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May 26    Scripture

Mythology & Beliefs: Aethra
In Greek and Roman Mythology, Aethra was the mother of Theseus.

Aethra in Greek and Roman Biography and Mythology (*Ai)/qra). 1. A daughter of king Pittheus of Troezen. Bellerophon sued for her hand, but was banished from Corinth before the nuptials took place. (Paus. 2.31.12.) She was surprised on one occasion by Poseidon in the island of Sphaeria, whither she had gone, in consequence of a dream, for the purpose of offering a sacrifice on the tomb of Sphaerus. Aethra therefore dedicated in the island a temple to Athena Apaturia (the Deceitful), and called the island Hiera instead of Sphaeria, and also introduced among the maidens of Troezen the custom of dedicating their girdles to Athena Apaturia on the day of their marriage. (Paus. 2.33.11.) At a later time she became the mother of Theseus by Aegeus. (Plut. Thes. 3; Hyg. Fab. 14.) In the night in which this took place, Poseidon also was believed to have been with her. (Apollod. 3.15.7; Hyg. Fab. 37.) According to Plutarch (Plut. Thes. 6) her father spread this report merely that Theseus might be regarded as the son of Poseidon, who was much revered at Troezen. This opinion, however, is nothing else but an attempt to strip the genuine story of its marvels. After this event she appears living in Attica, from whence she was carried off to Lacedaemon by Castor and Polydeuces, and became a slave of Helen, with whom she was taken to Troy. (Plut. Thes. 34; Hom. Il. 3.144.) At the taking of Troy she came to the camp of the Greeks, where she was recognised by her grandsons, and Demophon, one of them, asked Agamemnon to procure her liberation. Agamemnon accordingly sent a messenger to Helen to request her to give up Aethra. This was granted, and Aethra became free again. (Paus. 10.25.3; Dict. Cret. 5.13.) According to Hyginus (Hyg. Fab. 243) she afterwards put an end to her own life from grief at the death of her sons. The history of her bondage to Helen was represented on the celebrated chest of Cypselus (Paus. 4.19.1 Dion Chrysost. Orat. 11), and in a painting by Polygnotus in the Lesche of Delphi. (Paus. 10.25.2.) - A Dictionary of Greek and Roman biography and mythology, William Smith, Ed.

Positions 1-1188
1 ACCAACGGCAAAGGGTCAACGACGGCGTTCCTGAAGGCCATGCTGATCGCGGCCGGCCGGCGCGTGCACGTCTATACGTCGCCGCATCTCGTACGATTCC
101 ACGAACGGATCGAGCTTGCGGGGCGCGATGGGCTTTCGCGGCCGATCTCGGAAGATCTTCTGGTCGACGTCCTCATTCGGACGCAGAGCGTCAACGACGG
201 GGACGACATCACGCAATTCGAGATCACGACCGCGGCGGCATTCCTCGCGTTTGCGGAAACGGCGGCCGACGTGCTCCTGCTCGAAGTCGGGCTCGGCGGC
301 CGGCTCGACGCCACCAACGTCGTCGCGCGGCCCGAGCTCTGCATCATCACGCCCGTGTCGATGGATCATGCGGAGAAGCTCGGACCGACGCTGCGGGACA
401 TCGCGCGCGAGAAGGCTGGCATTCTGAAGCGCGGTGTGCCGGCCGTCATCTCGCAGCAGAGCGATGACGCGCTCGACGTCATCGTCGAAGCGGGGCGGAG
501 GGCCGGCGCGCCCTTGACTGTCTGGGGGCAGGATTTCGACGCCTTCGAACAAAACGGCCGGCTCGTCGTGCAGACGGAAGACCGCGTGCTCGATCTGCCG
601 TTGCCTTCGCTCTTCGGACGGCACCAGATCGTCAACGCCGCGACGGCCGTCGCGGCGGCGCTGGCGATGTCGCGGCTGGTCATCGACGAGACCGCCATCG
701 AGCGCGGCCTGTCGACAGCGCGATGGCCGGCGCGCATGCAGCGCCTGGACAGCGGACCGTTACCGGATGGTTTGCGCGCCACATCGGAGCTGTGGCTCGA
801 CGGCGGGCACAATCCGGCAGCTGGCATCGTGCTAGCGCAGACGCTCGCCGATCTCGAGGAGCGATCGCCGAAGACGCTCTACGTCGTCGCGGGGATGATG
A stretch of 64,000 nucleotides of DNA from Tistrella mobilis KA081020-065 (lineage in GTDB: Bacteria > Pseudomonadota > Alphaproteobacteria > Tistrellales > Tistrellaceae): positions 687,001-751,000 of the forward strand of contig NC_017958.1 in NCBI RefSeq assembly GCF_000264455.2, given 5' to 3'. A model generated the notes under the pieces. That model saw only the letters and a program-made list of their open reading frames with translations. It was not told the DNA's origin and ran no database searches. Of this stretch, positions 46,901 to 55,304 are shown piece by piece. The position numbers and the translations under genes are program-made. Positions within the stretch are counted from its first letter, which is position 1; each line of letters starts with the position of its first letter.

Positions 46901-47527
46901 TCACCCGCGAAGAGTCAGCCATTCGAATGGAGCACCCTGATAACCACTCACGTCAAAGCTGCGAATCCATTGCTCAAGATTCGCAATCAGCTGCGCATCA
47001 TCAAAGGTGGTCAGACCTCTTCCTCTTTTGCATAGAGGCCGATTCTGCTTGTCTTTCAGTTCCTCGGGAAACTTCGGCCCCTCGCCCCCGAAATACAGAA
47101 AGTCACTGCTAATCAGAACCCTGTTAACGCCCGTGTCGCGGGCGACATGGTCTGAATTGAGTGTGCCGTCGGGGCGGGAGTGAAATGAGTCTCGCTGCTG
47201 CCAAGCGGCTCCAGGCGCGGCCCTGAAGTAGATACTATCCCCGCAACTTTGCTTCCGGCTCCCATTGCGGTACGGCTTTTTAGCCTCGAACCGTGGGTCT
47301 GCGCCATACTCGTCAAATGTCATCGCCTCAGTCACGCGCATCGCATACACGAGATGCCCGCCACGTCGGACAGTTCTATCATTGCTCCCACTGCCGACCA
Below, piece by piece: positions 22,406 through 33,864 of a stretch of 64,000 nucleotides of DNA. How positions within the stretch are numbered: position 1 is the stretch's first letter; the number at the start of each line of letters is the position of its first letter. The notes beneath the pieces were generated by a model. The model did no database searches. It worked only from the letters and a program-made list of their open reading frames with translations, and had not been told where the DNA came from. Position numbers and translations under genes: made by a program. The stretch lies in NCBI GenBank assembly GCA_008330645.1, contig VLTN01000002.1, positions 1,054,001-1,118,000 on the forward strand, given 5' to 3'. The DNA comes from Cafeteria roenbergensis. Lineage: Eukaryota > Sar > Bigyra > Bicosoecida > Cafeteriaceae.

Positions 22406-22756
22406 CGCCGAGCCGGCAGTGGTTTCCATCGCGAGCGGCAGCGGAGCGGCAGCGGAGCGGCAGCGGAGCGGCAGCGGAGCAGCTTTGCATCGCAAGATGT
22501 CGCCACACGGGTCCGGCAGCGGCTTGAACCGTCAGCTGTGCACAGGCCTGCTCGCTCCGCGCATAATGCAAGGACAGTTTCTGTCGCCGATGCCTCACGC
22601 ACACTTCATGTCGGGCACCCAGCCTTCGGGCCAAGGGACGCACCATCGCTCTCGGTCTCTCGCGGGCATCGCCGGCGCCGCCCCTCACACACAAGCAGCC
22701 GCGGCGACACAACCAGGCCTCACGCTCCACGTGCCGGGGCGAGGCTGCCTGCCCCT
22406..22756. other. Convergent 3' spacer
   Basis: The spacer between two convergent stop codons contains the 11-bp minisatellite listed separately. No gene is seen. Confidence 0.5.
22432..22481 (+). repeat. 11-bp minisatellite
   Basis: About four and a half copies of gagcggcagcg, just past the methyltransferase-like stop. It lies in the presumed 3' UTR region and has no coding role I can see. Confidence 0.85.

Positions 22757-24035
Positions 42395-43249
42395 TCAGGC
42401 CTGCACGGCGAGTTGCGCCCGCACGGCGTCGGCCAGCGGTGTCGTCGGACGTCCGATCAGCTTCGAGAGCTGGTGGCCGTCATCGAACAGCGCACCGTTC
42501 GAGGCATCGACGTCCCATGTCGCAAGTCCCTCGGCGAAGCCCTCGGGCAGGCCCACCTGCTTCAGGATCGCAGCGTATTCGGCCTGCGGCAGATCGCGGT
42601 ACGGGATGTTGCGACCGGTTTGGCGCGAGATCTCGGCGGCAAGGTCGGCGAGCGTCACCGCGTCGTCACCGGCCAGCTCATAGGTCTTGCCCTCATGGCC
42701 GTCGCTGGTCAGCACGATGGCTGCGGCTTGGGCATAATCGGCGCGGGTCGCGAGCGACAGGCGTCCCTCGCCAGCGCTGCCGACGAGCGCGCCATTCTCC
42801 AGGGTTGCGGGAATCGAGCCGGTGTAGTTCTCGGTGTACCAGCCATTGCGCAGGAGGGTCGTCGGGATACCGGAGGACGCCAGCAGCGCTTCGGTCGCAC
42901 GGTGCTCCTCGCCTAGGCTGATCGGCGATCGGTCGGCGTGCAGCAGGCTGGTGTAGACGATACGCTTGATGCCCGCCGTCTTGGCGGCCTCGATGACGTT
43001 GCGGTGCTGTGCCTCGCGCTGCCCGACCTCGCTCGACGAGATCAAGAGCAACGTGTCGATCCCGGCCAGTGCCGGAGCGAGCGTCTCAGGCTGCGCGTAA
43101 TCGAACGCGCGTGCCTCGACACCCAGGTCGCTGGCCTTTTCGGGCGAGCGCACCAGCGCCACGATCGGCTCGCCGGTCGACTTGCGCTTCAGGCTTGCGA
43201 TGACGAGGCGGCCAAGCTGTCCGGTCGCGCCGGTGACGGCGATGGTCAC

http://www.perseus.tufts.edu/hopper/text?doc=Perseus%3atext%3a1999.04.0104


Aethra in Wikipedia In Greek mythology, Aethra or Aithra (Ancient Greek: Αἴθρα, the "bright sky"[1]) was a name applied to three individuals: Æthra was a daughter of King Pittheus of Troezen and, with the king Aegeus of Athens — or in some versions, Poseidon —father of Theseus. Ægeus went to Troezen, a city southwest of Athens that had as its patrons Athena and Poseidon, where Pittheus got Ægeus drunk on unmixed wine and put him to bed with his daughter. Following the instructions of Athena in a dream, she left the sleeping Ægeus and waded across to the island of Sphairia that lay close to Troezen's shore. There she poured a libation to Sphairos, Pelops' charioteer, and was possessed by Poseidon in the night. When she was thus doubly pregnant, Ægeus decided to go back to Athens. Before leaving, he covered his sandals, shield and sword under a huge rock, that served as a primitive altar to Strong Zeus, and told her that when their son would grow up, he should move the rock and bring his weapons back. Aethra did as she was told, and Theseus, recovering the weapons that were his birthright, grew to be a great hero, killing the Minotaur, among other adventures...
http://en.wikipedia.org/wiki/Aethra_(Greek_mythology)


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